Queen shreds Fred’s knighthood

Mr Goodwin was awarded his honour for services to banking

FORMER RBS boss Fred Goodwin has been stripped of his knighthood.

He was given the honour in 2004 for his services to banking.

The Queen revoked the knighthood at around 3pm today.

Mr Goodwin oversaw the multi-billion-pound deal to buy Dutch rival ABN Amro at the height of the financial crisis in 2007, which led to RBS having to be bailed out to the tune of £45bn by taxpayers.

There had been growing calls in recent weeksfor the knighthood to be removed.

Mr Goodwin’s mansion in the Grange district of Edinburgh appeared totally deserted tonight, a porch light the only sign of life at his Georgian home.

Many of the curtains were drawn and the lights appeared to have been switched off throughout the property.

The double door, painted a crisp ivory white with brass knockers, remained unaswered when members of the press attempted to get a response.

Most of the neighbours in the upmarket street had also shut their curtains. Most of those who answered the door gave a weary no comment.


Runners passed with the heads down and dog walkers barely uttered a word when asked what they thought about their formerly knighted neighbour.

But one neighbour, who wished to remain anonymous, said she felt sorry for Mr Goodwin.

Mr Goodwin refused to answer the door to waiting press

The waiting press recieved no answer when knocking on Mr Goodwin's door

She said: “I know him to say hello and I sympathise with him and his family.

“It’s never one man’s decision and he couldn’t have been alone in what he did.

“It’s been going on for far too long. I truly feel for him, for his wife, and his kids,” she added.

The drive in the spacious grounds, where Mr Goodwin’s Jaguar has been parked in recent days, was also empty. It was rumoured locally that the former banker had slipped away at 4pm, about an hour before it became public that his title had been withdrawn.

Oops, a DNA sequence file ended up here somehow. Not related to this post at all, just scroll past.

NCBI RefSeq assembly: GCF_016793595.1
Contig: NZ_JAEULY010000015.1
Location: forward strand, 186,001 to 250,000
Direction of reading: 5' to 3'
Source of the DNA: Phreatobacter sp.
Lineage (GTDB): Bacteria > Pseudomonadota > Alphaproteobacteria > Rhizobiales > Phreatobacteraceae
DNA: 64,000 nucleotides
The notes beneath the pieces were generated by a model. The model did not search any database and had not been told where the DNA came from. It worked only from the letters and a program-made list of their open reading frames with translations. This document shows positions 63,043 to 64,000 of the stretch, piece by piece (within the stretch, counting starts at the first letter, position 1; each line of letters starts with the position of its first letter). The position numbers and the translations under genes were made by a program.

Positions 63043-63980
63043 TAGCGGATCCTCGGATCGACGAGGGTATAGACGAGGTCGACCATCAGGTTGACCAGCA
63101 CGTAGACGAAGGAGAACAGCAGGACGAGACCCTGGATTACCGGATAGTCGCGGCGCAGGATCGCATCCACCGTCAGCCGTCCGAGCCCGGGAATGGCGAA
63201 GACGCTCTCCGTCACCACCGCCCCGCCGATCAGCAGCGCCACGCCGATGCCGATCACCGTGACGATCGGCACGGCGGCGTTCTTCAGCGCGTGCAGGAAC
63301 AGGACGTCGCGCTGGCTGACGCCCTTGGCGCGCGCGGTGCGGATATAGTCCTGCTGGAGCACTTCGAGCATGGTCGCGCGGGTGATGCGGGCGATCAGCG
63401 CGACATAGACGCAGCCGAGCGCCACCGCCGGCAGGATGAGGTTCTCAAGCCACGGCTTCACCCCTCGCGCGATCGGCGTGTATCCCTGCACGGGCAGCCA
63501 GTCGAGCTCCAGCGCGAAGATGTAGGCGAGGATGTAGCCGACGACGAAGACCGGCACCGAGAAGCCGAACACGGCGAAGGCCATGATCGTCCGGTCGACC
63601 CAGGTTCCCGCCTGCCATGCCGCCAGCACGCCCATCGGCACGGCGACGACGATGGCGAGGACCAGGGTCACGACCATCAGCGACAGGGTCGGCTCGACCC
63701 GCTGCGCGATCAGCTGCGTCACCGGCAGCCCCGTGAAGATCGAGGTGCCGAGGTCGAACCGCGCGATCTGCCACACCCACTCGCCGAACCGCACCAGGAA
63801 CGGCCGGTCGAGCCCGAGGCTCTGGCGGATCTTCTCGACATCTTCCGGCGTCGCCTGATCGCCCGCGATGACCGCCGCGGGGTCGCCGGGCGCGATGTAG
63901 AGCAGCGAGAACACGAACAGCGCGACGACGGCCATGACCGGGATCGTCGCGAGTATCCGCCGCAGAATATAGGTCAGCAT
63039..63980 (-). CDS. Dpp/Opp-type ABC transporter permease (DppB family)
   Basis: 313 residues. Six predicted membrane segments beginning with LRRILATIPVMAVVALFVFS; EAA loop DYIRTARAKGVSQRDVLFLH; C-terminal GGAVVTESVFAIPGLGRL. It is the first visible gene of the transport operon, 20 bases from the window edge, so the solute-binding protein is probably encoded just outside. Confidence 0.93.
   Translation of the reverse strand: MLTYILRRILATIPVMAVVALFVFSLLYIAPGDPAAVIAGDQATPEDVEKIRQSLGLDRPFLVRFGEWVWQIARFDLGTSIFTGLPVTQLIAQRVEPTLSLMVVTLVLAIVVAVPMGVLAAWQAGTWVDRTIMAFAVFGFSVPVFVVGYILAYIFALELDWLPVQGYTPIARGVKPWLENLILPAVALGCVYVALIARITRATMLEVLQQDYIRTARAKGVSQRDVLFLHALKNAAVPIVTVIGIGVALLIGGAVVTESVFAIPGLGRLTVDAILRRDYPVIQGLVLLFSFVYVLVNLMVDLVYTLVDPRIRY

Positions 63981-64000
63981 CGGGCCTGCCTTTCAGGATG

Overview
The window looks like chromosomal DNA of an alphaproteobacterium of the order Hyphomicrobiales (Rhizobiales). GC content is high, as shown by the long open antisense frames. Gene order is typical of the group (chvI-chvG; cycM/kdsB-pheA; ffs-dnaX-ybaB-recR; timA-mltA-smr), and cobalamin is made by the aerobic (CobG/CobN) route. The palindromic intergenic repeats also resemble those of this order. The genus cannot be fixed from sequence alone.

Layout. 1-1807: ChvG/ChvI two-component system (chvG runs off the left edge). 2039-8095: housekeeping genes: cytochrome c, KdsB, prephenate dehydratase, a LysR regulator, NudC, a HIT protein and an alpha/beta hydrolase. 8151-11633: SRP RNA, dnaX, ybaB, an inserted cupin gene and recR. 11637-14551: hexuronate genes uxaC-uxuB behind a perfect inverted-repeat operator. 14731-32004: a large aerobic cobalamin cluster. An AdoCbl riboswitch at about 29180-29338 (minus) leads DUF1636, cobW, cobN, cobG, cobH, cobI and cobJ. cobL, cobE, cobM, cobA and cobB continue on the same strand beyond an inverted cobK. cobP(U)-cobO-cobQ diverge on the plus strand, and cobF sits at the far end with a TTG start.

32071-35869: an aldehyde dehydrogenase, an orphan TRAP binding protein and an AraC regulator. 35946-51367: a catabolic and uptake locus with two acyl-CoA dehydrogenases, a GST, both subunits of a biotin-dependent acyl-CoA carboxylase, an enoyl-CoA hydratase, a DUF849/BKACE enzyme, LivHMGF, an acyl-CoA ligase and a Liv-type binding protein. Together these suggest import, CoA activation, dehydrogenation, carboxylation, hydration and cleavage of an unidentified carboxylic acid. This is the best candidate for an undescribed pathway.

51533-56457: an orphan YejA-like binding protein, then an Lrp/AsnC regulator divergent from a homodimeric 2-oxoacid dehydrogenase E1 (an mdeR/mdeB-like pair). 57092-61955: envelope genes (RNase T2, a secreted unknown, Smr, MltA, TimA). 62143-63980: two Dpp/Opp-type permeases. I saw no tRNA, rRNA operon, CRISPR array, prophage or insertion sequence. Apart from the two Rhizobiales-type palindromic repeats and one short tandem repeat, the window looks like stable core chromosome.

Neigbour Ian Revie, who lives in a smart apartment opposite the disgraced tycoon’s home, said the right decision had been made.
The retired 66-year-old said: “I think it was entirely proper that this decision was made.

“I’m glad it’s come to this. They’ve done it and that’s the main thing.”

Mr Revie added: “He may have appeared to have earned the honour some time ago but the truth eventually came to light.

“It was absolutely the right decision to make.”

Edinburgh University students Richard Browman, 20, and Nathan Welsh, 20, changing a car tyre nearby, were delighted at Mr Goodwin’s downfall.

Mr Browman said: “I’m happy he’s lost it. He may have been good at his job at some stage but clearly not anymore.”


Mr Welsh added: “It’s a shame that people like him ever get knighted in the first place. There are alot of people out there doing great things for people and they’ll never get the recognition for it like he did.

“It’s about time he lost it.”

It was rumoured that Mr Goodwin had left his Grange house before the announcement was made

Mr Goodwin is rumourd to have slipped away from his Grange before the news broke

Mr Goodwin once shared the home with his now estranged wife, Joyce. After the near-collapse of RBS, the property was targeted by vandals.

Mrs Goodwin now lives at the £3m mansion her husband bought in the nearby district of Colinton.

Compared with their previous property, the Colinton address is almost impossible to approach, hidden behind two gates and enormous hedges.

Tonight, a grim-faced Mrs Goodwin arrived at home, sweeping through the fortress-like gates in her black Range Rover.

Minutes later the gates opened again to allow a green 4×4 and a large van out.

Mrs Goodwin then sealed the gateway tightly and refused to answer the newly-installed intercom.

After moving to the new property, the Goodwins fell out with some of their neighbours in Laverockdale Park, who complained about the height of the then Sir Fred’s hedge.

There was no sympathy for Mr Goodwin from the street tonight.

One neighbour, who asked not want to be named said: “In general I feel that was the right decision. Not as a neighbour, just as a member of the public.

“People should be rewarded for success, not failure.”

Another neighbour, who also wished to remain anonymous, said: “I don’t think losing his Knighthood will make any difference to him. I don’t think Mr Goodwin will change his ways. He’s very self-confident in what he does and confident that he’s right.”

A third neighbour said simply: “I feel sorry for his wife.”